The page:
Form and Content

(Literary Essentials: Nonfiction Masterpieces)

Published when he was eighty years old, The Living Principle, subtitled “English” as a Discipline of Thought, could be seen as F. R. Leavis’ final reflections on the importance for universities and society at large of the study of literature and the discipline of literary criticism. Before his death in 1978, he was to publish one other book, Thoughts, Words, and Creativity: Art and Thought in Lawrence (1976), which is essentially literary criticism, containing analyses of D. H. Lawrence’s The Plumed Serpent (1926), Women in Love (1920), and The Rainbow (1915). Throughout his long career as a literary critic and an academic at the University of Cambridge, Leavis placed the study of English literature, as he conceived of it, at the core of the university and British society. These and related views embroiled him with many opponents, the most celebrated of whom was C. P. Snow. In Two Cultures? The Significance of C. P. Snow (1962), Leavis attacked Snow’s assumption in The Two Cultures and the Scientific Revolution (1959) that there is a culture distinct from that of the humanities, generated out of the scientist’s technical knowledge and his specialized method of acquiring this knowledge.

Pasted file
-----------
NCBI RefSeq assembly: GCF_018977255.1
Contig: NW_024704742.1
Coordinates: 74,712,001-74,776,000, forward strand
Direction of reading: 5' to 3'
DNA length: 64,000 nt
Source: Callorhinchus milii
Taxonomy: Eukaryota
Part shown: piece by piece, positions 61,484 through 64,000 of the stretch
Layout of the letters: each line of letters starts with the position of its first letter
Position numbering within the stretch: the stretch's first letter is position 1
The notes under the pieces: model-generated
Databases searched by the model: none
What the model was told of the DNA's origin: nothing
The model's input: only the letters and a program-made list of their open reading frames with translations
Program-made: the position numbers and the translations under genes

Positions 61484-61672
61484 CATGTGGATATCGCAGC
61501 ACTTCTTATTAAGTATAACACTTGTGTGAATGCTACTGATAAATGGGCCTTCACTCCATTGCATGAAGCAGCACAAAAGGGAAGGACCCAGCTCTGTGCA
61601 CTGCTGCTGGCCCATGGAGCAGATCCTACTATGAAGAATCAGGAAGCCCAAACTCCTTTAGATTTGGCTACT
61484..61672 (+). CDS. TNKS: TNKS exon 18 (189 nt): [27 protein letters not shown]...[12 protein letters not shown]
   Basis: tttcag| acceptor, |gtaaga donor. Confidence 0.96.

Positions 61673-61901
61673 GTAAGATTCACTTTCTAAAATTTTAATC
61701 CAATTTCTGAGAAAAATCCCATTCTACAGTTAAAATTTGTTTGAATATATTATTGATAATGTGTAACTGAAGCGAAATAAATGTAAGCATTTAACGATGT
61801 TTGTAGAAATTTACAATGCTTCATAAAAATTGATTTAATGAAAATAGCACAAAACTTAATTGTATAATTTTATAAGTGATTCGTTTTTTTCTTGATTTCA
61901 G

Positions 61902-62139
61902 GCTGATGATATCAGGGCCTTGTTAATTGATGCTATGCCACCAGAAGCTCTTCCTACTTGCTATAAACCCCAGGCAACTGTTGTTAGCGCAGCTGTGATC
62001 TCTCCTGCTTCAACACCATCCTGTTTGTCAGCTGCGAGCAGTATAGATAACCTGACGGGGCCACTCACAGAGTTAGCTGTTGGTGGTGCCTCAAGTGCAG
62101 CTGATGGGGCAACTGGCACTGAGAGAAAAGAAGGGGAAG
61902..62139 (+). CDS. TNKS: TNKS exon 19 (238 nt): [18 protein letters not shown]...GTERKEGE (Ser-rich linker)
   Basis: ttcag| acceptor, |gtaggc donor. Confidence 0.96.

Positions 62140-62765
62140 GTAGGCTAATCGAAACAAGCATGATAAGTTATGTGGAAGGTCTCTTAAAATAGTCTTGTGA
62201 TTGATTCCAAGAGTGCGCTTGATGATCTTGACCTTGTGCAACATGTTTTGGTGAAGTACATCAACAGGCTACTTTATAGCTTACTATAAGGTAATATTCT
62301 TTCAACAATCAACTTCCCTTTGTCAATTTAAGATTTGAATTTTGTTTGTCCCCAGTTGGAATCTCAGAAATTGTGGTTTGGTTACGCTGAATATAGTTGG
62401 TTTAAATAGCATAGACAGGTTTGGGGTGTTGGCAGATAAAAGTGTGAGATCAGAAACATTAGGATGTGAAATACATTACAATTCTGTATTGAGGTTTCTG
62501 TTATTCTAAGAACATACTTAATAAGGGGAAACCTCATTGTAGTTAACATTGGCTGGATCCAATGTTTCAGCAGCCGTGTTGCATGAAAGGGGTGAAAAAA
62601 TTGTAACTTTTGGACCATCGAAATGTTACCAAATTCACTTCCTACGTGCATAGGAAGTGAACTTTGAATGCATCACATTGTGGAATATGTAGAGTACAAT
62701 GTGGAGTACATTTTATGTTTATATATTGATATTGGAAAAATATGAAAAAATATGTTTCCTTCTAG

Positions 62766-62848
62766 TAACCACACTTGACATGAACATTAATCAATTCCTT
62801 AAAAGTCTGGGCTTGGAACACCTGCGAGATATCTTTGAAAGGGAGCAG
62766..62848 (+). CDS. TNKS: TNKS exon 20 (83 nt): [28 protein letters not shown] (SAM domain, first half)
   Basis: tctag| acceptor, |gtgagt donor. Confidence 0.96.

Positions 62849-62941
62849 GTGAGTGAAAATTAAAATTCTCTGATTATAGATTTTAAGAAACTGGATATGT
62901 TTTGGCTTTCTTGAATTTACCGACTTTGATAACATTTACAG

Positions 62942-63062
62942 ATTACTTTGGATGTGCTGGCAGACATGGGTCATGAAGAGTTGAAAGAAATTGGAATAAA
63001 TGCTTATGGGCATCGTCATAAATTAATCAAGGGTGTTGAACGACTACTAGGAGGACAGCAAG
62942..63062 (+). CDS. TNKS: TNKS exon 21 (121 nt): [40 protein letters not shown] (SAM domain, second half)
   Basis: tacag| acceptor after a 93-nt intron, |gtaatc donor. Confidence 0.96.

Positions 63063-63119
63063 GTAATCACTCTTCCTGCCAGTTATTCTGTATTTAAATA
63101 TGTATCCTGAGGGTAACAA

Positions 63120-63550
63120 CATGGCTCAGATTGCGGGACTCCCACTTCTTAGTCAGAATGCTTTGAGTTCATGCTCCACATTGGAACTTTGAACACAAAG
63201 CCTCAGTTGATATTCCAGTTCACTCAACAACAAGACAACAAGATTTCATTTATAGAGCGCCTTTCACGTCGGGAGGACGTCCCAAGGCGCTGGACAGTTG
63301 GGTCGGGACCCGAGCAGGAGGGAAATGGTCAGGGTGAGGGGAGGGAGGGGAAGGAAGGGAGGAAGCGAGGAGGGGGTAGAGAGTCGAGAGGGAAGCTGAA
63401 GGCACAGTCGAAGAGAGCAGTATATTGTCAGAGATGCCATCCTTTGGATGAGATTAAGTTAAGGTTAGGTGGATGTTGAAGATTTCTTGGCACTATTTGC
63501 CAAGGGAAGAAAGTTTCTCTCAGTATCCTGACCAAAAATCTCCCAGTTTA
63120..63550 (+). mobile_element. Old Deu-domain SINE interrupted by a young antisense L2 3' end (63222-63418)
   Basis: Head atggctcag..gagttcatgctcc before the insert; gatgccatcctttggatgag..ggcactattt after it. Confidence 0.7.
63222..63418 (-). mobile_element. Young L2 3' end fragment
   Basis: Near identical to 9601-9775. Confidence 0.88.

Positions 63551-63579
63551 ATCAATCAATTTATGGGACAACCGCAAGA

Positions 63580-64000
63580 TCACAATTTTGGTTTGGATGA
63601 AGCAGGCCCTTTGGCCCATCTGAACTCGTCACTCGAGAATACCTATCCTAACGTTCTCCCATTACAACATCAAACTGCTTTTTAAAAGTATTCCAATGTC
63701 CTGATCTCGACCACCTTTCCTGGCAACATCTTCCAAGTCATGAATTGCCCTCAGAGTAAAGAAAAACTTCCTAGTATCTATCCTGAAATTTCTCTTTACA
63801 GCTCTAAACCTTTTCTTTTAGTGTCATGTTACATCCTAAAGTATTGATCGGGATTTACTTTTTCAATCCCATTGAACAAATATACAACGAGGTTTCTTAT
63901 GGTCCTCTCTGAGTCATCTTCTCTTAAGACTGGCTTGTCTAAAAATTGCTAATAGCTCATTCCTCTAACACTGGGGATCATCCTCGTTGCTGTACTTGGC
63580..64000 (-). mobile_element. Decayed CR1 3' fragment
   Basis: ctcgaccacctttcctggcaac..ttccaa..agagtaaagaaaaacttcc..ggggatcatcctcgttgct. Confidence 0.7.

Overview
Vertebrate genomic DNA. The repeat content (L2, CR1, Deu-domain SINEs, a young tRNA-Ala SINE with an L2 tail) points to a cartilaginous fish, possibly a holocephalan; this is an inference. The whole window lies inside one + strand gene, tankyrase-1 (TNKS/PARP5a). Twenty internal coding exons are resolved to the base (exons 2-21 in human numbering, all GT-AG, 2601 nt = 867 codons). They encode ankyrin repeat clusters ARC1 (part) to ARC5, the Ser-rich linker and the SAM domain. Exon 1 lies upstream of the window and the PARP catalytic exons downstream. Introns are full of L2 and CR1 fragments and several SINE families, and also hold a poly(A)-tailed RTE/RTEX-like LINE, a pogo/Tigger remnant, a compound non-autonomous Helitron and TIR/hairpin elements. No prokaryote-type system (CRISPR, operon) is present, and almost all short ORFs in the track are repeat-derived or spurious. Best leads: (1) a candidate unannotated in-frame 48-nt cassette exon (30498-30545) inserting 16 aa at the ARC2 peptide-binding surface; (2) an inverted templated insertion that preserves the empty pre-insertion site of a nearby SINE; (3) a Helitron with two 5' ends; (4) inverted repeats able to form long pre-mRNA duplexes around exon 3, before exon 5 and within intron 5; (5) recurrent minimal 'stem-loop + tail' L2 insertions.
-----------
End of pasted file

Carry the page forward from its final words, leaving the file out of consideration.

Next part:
The Living Principle has a preface and three major sections. In the ten-page preface, Leavis announces that his book is not intended as a sketch of the requirements of university English courses or as a model syllabus. What he intends to do and hopes to achieve is much more ambitious. In his previous...

(The entire section is 647 words.)